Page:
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Source: Pixabay and geralt

FDA Sets Rule for Use of OUS Clinical Data

Walter Eisner • Thu, March 1st, 2018

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The FDA has published a final rule clarifying which data the agency will accept from clinical data about medical devices collected outside the U.S. (OUS).

The final rule, published February 21, 2018, "mostly affect the requirements for clinical investigations conducted OUS. As noted in FDA’s guidance, these amendments appear to be, in part, the result of sponsors’ increased reliance on data from clinical investigations conducted OUS," according to the FDA Law Blog published by the law firm, Hyman, Phelps & McNamara PC.

For Investigational Device Exemption (IDE) applications or premarket submissions supported by clinical data from investigations conducted OUS, the final rule adds a new provision to the IDE regulations (21 C.F.R. § 812.28) to ensure that the investigations comply with good clinical practices (GCP).

GCP is defined as a “standard for the design, conduct, performance, monitoring, auditing, recording, analysis, and reporting of clinical investigations in a way that provides assurance that the data and results are credible and accurate and that the rights, safety, and well-being of subjects are protected.” 83 Fed. Reg. 7366, 7386 (new § 812.28(a)(1)).

According to the Law Blog, "This new provision states that FDA will accept data from a clinical investigation conducted OUS if the investigation is 'well-designed and well-conducted' and the following information is provided:

  • A statement that the investigation was conducted in accordance with GCP;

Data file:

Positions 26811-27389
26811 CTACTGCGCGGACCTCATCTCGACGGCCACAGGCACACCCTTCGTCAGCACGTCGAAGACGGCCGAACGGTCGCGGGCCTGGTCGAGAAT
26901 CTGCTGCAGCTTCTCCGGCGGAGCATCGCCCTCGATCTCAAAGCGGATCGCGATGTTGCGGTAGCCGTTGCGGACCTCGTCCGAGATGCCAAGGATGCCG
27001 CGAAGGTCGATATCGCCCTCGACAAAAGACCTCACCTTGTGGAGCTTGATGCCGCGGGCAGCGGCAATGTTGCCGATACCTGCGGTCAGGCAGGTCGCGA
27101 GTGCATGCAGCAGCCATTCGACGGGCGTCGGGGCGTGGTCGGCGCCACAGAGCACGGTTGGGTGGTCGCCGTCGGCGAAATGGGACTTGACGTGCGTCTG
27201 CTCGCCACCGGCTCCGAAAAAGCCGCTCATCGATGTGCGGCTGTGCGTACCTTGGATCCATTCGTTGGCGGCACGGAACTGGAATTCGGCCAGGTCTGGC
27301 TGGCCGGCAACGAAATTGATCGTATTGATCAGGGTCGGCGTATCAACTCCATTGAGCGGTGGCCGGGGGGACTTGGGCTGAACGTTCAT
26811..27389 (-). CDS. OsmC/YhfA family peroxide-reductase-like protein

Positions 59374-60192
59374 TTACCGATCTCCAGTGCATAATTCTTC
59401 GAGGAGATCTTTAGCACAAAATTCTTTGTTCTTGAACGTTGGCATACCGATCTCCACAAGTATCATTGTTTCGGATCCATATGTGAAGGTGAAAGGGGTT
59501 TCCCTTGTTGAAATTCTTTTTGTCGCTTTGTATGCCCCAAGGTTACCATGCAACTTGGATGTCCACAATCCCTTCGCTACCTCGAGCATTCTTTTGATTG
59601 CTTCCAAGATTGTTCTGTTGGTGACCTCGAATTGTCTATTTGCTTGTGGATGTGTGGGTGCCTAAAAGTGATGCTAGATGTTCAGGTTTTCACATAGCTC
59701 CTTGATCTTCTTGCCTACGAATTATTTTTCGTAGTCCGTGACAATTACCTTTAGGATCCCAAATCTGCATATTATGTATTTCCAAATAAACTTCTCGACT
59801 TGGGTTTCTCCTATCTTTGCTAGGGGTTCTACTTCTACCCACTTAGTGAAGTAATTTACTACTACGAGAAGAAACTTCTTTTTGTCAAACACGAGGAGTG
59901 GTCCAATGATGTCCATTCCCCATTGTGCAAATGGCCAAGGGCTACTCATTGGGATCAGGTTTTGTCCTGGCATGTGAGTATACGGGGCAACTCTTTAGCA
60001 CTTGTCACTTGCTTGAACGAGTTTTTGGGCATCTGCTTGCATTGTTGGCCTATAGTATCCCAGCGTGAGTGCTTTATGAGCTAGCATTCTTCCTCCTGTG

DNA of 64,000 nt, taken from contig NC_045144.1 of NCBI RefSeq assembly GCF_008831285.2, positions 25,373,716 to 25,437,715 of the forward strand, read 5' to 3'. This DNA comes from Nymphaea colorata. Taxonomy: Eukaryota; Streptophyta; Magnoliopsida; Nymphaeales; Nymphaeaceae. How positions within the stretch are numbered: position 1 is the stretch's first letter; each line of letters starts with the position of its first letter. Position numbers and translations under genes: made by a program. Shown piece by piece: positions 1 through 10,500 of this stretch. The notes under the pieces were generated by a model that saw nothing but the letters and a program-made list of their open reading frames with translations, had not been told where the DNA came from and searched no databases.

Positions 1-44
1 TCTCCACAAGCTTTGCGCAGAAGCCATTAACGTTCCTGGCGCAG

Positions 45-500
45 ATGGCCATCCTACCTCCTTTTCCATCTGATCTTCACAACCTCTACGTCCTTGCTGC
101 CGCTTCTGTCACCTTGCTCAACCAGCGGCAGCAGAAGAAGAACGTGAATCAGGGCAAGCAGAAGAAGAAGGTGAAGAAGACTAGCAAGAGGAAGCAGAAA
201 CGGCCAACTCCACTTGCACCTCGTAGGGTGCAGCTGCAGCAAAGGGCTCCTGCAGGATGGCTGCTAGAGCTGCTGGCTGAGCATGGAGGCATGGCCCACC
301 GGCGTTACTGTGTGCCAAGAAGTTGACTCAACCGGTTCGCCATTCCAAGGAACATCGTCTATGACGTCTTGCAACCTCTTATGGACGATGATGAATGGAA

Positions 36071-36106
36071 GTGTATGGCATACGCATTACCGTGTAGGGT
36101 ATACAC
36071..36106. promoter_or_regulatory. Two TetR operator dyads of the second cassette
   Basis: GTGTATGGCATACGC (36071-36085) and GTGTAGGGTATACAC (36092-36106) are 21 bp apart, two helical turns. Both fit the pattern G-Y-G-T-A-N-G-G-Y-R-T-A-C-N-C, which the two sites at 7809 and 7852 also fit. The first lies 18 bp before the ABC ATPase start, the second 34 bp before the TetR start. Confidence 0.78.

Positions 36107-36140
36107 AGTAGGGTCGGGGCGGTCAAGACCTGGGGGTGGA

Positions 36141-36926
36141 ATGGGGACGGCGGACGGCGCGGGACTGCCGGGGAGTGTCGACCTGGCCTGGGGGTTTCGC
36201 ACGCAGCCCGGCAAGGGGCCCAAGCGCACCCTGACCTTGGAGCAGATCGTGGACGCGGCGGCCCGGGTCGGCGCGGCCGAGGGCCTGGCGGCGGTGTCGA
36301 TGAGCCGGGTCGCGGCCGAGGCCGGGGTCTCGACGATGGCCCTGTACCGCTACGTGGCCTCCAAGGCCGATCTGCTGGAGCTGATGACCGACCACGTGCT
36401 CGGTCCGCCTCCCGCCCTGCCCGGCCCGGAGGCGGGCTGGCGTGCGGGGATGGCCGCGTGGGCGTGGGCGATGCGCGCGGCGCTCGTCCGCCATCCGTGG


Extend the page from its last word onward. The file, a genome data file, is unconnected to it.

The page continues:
• The names of the investigators and the names and addresses of the research facilities and sites where records relating to the investigation are maintained;
  • The investigator’s qualifications;
  • A description of the research facility;
  • A detailed summary of the protocol and results;
  • Either a statement that the device used in the investigation is identical to the device that is the subject of the submission, or a detailed description of the device used in the investigation and a comparison to the device that is the subject of the submission;
  • If the investigation is designed to support the safety and effectiveness of a device, a discussion demonstrating that the data constitute valid scientific evidence within the meaning of 21 C.F.R. § 860.7;
  • The name and address of the Independent Ethics Committee (IEC) that reviewed the investigation;
  • A summary of the IEC’s decision to approve or modify and approve the investigation;
  • A description of how informed consent was obtained;
  • A description of any incentives provided to the subjects to participate;
  • A description of how the sponsor monitored the investigation; and
  • A description of how investigators were trained to comply with GCP and to conduct the investigation in accordance with the protocol.”

All IDE applications and medical device premarket submissions with OUS data must now confirm compliance with GCP, as defined in the new provision described above.

Advice for Device Makers

McKenzie E. Cato, a law clerk with the law firm, writes, "In practice, it might be a good idea too for anyone submitting a 510(k) to add a new section that would include the statement of compliance, along with whatever additional information is required under the new rule. One can imagine that FDA will eventually add this statement as another item on the 510(k) “Refuse to Accept” checklist, so a separate section will provide greater clarity that the information is there."

Cato adds that these new provisions and FDA’s guidance, "will hopefully provide greater clarity to sponsors about how to demonstrate that clinical data collected from clinical investigations conducted OUS are adequate under FDA’s standards. However, now that the requirements are explicitly listed in FDA’s regulations, FDA will have less flexibility or discretion to accept OUS clinical data if compliance is not shown. The new regulations will also increase the burden on sponsors, who must now affirmatively produce and/or describe in their IDE applications or premarket medical device submissions the items listed above."

To study the new rule, click here.

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